Lisa Smith v. Kelly Services Inc, No. 19-1399 (3d Cir. 2020)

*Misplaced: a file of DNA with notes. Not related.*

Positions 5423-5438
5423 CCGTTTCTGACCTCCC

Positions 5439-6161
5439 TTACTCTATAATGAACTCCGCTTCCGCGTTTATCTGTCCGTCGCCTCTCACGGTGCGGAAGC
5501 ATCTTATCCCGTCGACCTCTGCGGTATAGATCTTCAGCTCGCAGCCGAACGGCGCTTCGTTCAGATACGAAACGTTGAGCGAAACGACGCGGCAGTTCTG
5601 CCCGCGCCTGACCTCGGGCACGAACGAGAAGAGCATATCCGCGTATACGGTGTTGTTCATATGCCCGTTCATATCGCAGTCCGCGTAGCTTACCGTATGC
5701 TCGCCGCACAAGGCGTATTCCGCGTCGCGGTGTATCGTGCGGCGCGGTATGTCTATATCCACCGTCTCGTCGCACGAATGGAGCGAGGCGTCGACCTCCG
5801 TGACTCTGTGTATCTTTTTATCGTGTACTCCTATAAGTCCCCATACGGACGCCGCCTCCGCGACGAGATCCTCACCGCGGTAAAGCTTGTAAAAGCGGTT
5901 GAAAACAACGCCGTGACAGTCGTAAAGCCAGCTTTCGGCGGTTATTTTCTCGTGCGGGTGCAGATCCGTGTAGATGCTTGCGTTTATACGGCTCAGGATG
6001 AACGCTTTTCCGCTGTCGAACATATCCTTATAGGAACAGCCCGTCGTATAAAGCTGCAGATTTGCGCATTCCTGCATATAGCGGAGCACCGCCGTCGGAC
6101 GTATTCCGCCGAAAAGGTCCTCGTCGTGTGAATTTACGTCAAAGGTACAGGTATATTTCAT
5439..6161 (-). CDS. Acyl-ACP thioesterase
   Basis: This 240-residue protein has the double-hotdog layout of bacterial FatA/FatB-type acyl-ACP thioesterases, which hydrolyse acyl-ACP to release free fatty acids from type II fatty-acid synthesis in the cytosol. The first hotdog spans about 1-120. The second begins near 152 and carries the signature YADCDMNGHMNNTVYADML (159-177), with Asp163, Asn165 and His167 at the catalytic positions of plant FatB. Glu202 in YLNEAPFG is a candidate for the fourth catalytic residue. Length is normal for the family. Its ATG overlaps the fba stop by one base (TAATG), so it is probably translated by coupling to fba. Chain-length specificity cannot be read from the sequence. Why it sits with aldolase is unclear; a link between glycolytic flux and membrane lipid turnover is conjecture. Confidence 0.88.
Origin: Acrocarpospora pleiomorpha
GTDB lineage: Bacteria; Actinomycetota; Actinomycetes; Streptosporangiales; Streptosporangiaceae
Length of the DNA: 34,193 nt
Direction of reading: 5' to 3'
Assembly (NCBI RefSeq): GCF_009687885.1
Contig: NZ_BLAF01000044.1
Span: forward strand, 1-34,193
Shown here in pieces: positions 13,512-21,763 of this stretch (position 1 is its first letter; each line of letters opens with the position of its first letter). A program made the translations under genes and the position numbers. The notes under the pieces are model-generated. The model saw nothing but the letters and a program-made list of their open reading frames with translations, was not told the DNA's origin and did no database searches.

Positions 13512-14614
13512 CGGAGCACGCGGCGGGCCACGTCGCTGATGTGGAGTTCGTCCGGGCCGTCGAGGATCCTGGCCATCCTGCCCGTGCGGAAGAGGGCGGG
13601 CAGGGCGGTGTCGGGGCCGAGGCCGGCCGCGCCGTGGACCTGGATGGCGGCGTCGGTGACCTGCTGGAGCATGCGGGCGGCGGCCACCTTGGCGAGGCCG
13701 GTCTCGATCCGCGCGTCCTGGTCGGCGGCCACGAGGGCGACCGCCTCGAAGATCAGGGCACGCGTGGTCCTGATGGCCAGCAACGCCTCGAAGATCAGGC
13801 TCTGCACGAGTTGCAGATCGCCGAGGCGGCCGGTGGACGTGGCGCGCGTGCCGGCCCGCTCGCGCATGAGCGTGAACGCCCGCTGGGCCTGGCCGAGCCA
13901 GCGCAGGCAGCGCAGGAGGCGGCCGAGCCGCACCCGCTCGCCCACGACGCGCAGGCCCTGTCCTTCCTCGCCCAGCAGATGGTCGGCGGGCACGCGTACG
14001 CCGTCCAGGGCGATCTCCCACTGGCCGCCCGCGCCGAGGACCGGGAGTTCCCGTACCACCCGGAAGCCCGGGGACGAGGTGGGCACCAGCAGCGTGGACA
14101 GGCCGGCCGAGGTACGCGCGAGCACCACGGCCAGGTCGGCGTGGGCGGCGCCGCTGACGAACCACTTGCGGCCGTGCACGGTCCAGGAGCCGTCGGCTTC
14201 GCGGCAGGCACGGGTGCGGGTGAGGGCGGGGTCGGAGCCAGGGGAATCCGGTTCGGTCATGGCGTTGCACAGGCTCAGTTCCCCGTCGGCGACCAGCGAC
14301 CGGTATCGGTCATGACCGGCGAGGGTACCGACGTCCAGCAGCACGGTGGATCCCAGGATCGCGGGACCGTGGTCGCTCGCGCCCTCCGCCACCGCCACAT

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NOT PRECEDENTIAL UNITED STATES COURT OF APPEALS FOR THE THIRD CIRCUIT ___________ No. 19-1399 __________ LISA MARIE SMITH, Appellant v. KELLY SERVICES INC; PHILADELPHIA SCHOOL DISTRICT ____________________________________ On Appeal from the United States District Court for the Eastern District of Pennsylvania (D.C. Civil Action No. 2-17-cv-03600) District Judge: Honorable Wendy Beetlestone ____________________________________ Submitted Pursuant to Third Circuit LAR 34.1(a) March 19, 2020 Before: SHWARTZ, RESTREPO and NYGAARD, Circuit Judges (Opinion filed May 1, 2020) ___________ OPINION* ___________ PER CURIAM Lisa Smith appeals from an order of the United States District Court for the Eastern District of Pennsylvania, which granted summary judgment to Kelly Services, * This disposition is not an opinion of the full Court and pursuant to I.O.P. 5.7 does not constitute binding precedent. Inc., and the School District of Philadelphia, the defendants in her employment discrimination case. We will affirm the District Court’s judgment. Smith was a substitute teacher in a Philadelphia elementary school, but she was employed by Kelly Services and not by the School District. Smith filed a second amended complaint, raising claims against Kelly Services under 42 U.S.C. § 1981, and claims against the School District under 42 U.S.C. § 1983,1 Title VII of the Civil Rights Act, 42 U.S.C. § 2000e, et seq., the Pennsylvania Human Relations Act, 43 P.S. § 951, et seq., and the Philadelphia Fair Practices Ordinance, Phila. Code § 9-1101, et seq. She alleged that she was fired from her substitute teacher position in retaliation for having reported students’ racially abusive language, and that the students’ use of such language created a hostile work environment.2 Kelly Services stated that it fired Smith for violating its “no-touch” policy when she touched a fifth-grade student.3 The District Court granted Kelly Services summary judgment on the retaliation claim because Smith never informed Kelly Services that she had reported students for 1 The District Court dismissed the § 1983 claims against the School District because Smith failed to plausibly allege that the School District had a policy or custom of tolerating racial harassment by students. Dkt. #52 (citing Monell v. N.Y. Dep’t of Soc. Servs, 436 U.S. 658, 691 (1978)). Smith does not challenge that decision in her brief here and we discern no error in the District Court’s decision. 2 The Second Amended Complaint was filed by appointed counsel. Counsel was later granted leave to withdraw and Smith then proceeded pro se. Dkt. #59. Smith was accused of “busting the lip” of a student, but an investigator with the Department of Human Services determined that the report of child abuse was “unfounded.” But Smith did admit that she grabbed the student’s shirt to get him to get back in line. 3 2 using racially abusive language (she reported students’ behavior only to certain School District staff). The Court also agreed with the defendants that Smith had not established a genuine issue of material fact regarding whether she experienced a hostile environment, as she had submitted no evidence showing that “she suffered ‘intentional discrimination due to . . . her race,’” or that any “abuse was ‘severe or pervasive.’”4 Dkt. #83 at 4. As to the claims against the School District, the District Court determined that the School District was not liable for her claims as it was not Smith’s employer. Smith timely appealed. We have jurisdiction pursuant to 28 U.S.C. § 1291. “We review the District Court’s grant of summary judgment de novo.” Jutrowski v. Twp. of Riverdale, 904 F.3d 280, 288 (3d Cir. 2018). Summary judgment is proper when, viewing the evidence in the light most favorable to the nonmoving party and drawing all inferences in favor of that party, there is no genuine dispute about any material fact and the moving party is entitled to judgment as a matter of law. Fed. R. Civ. P. 56(a); Kaucher v. County of Bucks, 455 F.3d 418, 422-23 (3d Cir. 2006). To succeed on her retaliation claim, Smith would have to show: (1) protected employee activity; (2) “adverse action by the employer either after or contemporaneous 4 The Court noted that although her second amended complaint stated that she experienced almost “daily” racial abuse from the students and that she “repeatedly” reported the harassment to the school, at her deposition, she recalled just four specific incidents, only one of which was documented by a complaint to school officials. And that report did not mention any racial abuse; instead, it simply mentioned that the student used “profanity.” Dkt. #83 at 4. The Defendants also noted in their summary judgment motion that of the incidents Smith recalled, only the one that was reported involved a racist comment directed at her. Dkt. #72-1 at 12. 3 with the employee’s protected activity”; and (3) a causal connection between the protected activity and the adverse action. Daniels v. Sch. Dist. of Phila., 776 F.3d 181, 193 (3d Cir. 2015). We agree with the District Court that Smith did not proffer any evidence suggesting a causal connection. Smith argues that she was fired for reporting racial harassment by students. Such reporting would be “protected activity,” see id., but as the District Court noted, Kelly Services could not have fired Smith because she reported student behavior if it did not know that she had made such reports.5 As to her hostile work environment claim, even if we assume for the sake of argument that Smith established a genuine issue of material fact regarding what she experienced at work, Smith has not explained why Kelly Services should be liable, since she did not establish that it was aware of the situation. See Kunin v. Sears Roebuck & Co., 175 F.3d 289, 293-94 (3d Cir. 1999) (holding that an employer can be liable for a hostile environment only if it “knew or should have known of the harassment and failed to take prompt remedial action”). As for the School District, Smith concedes that the School District was not her employer, which is a requirement for liability under Title Smith also argues in her brief that Kelly Services’ “no-touch” policy violates Pennsylvania law. Whether Kelly Services may hold its employees to a more rigorous standard than other teachers is not properly before us, as the issue does not affect whether Smith was discharged as retaliation for protected conduct. 5 4 VII,6 the Pennsylvania Human Relations Act,7 and the Philadelphia Fair Practices Ordinance,8 and she has explained no other basis for liability. For all of these reasons, we will affirm the District Court’s judgment. 6 42 U.S.C. § 2000e-2(a). 7 43 Pa. Stat. Ann. § 955. 8 Phila. Code § 9-1103. 5